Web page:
Former U.S. President Jimmy Carter helps launch If I Had a Hammer, a new book about Habitat for young readers.
Approximately 3,000 volunteers help build or repair 166 houses during the Jimmy & Rosalynn Carter Work Project: Mekong Build 2009. Work was done in Thailand, China, Cambodia, Laos and Vietnam.
Habitat helps more than 61,000 low-income families around the world with new or improved housing in 2009.
After a devastating earthquake strikes Haiti, Habitat pledges to help 50,000 Haitian families improve their shelter conditions.
Habitat assists in earthquake cleanup and reconstruction after an 8.0-magnitude earthquake hits Chile, 200 miles southwest of Santiago.
2010 U.S. Olympians help Habitat build six homes in Washington, D.C., as part of Olympic Build Day.
Habitat ranks No. 8 on the Builder 100 list, marking the first time it has been among the top 10 biggest homebuilders in the United States.
Five years after hurricanes Katrina and Rita, Habitat marks the completion of 2,219 homes built, 994 homes repaired and 2,500 houses cleaned of debris in the region.
Former President and First Lady Carter kick off the 27th annual Carter Work Project on World Habitat Day, joining 1,000 volunteers to build, rehabilitate and repair 86 homes in Washington, D.C.; Baltimore and Annapolis, Maryland; Minneapolis and St. Paul, Minnesota; and Birmingham, Alabama.
Habitat has rehabilitated, repaired or helped build more than 400,000 houses and served more than 2 million people worldwide.
Habitat is recognized as one of the most innovative international development organizations by being selected as a Devex Top 40 Development Innovator.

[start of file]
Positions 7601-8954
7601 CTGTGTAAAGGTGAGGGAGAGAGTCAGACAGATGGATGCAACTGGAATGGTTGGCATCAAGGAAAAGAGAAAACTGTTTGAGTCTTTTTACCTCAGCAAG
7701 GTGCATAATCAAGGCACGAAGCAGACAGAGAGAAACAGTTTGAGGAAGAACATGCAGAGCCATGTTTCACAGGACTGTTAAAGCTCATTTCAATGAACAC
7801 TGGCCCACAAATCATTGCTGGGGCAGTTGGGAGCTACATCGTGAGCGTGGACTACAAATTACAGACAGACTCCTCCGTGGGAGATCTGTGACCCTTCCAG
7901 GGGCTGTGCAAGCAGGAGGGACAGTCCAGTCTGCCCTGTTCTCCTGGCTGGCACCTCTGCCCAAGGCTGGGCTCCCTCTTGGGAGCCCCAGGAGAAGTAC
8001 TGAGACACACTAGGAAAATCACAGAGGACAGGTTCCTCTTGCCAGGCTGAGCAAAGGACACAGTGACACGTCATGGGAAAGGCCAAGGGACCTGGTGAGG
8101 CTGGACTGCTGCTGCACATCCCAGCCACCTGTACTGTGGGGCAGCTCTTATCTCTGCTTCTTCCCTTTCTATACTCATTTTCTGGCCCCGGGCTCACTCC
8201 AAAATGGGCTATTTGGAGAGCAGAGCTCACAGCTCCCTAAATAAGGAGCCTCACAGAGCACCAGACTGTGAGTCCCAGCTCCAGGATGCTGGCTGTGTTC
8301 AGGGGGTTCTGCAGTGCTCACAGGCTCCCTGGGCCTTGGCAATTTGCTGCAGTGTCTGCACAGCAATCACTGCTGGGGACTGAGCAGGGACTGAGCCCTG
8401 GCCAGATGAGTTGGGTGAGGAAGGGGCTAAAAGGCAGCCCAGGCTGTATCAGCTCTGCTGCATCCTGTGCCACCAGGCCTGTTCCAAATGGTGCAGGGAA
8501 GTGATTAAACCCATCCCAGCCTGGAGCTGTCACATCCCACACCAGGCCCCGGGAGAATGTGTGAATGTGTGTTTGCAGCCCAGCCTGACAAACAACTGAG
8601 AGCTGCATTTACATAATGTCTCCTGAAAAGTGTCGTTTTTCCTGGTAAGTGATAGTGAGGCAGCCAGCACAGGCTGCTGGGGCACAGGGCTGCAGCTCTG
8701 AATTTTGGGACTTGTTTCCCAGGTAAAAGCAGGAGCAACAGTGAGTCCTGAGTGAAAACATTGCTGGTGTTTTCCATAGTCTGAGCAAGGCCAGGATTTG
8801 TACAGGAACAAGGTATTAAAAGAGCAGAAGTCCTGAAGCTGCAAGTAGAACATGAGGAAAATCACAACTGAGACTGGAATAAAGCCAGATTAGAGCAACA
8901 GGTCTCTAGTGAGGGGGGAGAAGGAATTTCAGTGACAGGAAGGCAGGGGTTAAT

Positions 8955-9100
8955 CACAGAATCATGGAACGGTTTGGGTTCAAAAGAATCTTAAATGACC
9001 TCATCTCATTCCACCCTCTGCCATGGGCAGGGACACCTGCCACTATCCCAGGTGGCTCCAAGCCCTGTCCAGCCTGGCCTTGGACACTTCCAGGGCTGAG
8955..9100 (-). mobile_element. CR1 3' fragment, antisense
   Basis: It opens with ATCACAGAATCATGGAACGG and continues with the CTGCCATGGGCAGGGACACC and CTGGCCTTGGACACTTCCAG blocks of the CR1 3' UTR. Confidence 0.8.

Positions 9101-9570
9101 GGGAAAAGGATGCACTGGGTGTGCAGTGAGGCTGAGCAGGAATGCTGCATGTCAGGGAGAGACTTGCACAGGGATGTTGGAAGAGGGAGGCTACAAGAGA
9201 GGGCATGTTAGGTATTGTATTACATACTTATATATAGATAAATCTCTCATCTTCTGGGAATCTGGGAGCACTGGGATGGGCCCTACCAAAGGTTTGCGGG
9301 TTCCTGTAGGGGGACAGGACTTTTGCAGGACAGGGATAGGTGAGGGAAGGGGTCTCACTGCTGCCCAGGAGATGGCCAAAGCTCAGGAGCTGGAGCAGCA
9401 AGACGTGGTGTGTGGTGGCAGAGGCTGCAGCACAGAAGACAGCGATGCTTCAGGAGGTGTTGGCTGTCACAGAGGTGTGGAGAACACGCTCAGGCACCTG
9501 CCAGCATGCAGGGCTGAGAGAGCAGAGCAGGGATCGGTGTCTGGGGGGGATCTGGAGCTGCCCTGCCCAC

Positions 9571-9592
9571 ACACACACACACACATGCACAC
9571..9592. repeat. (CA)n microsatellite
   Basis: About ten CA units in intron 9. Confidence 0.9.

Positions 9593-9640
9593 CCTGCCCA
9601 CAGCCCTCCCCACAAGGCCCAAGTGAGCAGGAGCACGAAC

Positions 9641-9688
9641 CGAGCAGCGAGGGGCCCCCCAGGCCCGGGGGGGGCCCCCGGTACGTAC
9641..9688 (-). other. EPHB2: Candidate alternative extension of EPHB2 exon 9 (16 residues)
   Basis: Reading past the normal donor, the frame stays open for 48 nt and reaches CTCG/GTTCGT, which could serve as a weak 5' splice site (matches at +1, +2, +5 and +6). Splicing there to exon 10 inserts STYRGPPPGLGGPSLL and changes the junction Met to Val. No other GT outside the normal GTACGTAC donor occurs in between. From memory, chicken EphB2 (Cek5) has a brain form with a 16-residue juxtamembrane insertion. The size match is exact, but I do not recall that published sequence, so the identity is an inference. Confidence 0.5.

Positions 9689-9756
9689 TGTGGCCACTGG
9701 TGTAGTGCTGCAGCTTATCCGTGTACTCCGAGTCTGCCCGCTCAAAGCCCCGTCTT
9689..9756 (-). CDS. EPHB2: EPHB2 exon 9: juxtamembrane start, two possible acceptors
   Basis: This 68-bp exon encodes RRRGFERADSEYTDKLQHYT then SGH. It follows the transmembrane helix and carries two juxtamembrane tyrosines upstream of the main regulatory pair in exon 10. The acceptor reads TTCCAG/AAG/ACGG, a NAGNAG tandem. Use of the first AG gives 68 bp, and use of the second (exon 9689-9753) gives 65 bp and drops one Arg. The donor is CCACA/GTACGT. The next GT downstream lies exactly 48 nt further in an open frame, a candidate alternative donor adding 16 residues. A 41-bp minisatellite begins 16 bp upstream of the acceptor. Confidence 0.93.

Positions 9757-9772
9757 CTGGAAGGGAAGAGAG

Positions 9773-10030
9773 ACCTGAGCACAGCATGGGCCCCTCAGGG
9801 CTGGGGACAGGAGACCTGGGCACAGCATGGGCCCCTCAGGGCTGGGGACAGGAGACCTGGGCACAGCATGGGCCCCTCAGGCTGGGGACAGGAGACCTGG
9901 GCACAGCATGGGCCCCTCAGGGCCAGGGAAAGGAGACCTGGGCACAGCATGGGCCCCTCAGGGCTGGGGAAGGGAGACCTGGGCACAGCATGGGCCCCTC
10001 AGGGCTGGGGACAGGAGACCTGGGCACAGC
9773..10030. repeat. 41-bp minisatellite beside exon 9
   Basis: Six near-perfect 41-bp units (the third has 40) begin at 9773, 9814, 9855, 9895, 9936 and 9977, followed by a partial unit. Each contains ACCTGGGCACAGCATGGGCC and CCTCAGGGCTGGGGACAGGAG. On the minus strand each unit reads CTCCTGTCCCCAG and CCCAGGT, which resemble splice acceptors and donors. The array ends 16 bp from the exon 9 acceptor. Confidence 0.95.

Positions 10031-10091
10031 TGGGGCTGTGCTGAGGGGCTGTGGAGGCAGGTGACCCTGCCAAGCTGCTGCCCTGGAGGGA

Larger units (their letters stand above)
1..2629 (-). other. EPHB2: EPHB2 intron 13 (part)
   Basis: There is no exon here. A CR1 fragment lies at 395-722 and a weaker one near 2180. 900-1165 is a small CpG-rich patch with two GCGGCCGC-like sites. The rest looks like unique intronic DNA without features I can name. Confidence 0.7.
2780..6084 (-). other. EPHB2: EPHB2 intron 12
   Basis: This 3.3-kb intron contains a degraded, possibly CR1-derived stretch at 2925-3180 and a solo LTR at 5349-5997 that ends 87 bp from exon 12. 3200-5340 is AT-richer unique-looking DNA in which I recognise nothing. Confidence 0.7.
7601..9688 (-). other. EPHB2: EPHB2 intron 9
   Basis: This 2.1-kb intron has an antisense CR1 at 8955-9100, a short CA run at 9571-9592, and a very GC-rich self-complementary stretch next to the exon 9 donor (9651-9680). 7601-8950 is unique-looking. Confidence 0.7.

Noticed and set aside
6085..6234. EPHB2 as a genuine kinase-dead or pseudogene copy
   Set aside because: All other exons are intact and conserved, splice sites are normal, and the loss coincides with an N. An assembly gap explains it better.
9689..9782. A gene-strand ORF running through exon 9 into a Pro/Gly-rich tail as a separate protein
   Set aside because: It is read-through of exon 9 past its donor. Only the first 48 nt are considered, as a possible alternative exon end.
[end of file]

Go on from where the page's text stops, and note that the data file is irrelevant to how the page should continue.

The first Habitat for Humanity volunteers travel to Japan to assist families affected by the March 11, 2011 earthquake.
Habitat is named the sixth largest homebuilder in the United States.
Habitat’s national Cars for Homes vehicle donation program reaches a $10 million milestone in funds raised for Habitat affiliates since its inception in 2003.
Steve Thomas, the Emmy Award-winning television personality and former host of home improvement shows "This Old House" and "Renovation Nation," becomes a spokesperson for Habitat.
Volunteers for the 28th annual Jimmy & Rosalynn Carter Work Project help build more than 100 homes with earthquake-affected families in Léogâne, Haiti.
Habitat helps more than 81,000 low-income families around the world with new or improved housing in 2011.
Habitat staff and volunteers built the 500,000th house in Maai Mahiu, Kenya.
Two years after the Haiti earthquake, Habitat has helped more than 40,000 families through emergency, transitional and permanent housing solutions.
Habitat is named the sixth largest homebuilder in the United States for the second year in a row.
On Nov. 6, 2013, Habitat celebrated its 800,000th house built, rehabilitated and repaired. The milestone was marked as Habitat announced that — for the first time in the organization’s history — more than 100,000 families had been served in a single fiscal year.
Two of Habitat’s five regions – the Europe and Central Asia region and the Africa and the Middle East region – were merged into a single area called Europe, Middle East and Africa.
2014 – 2016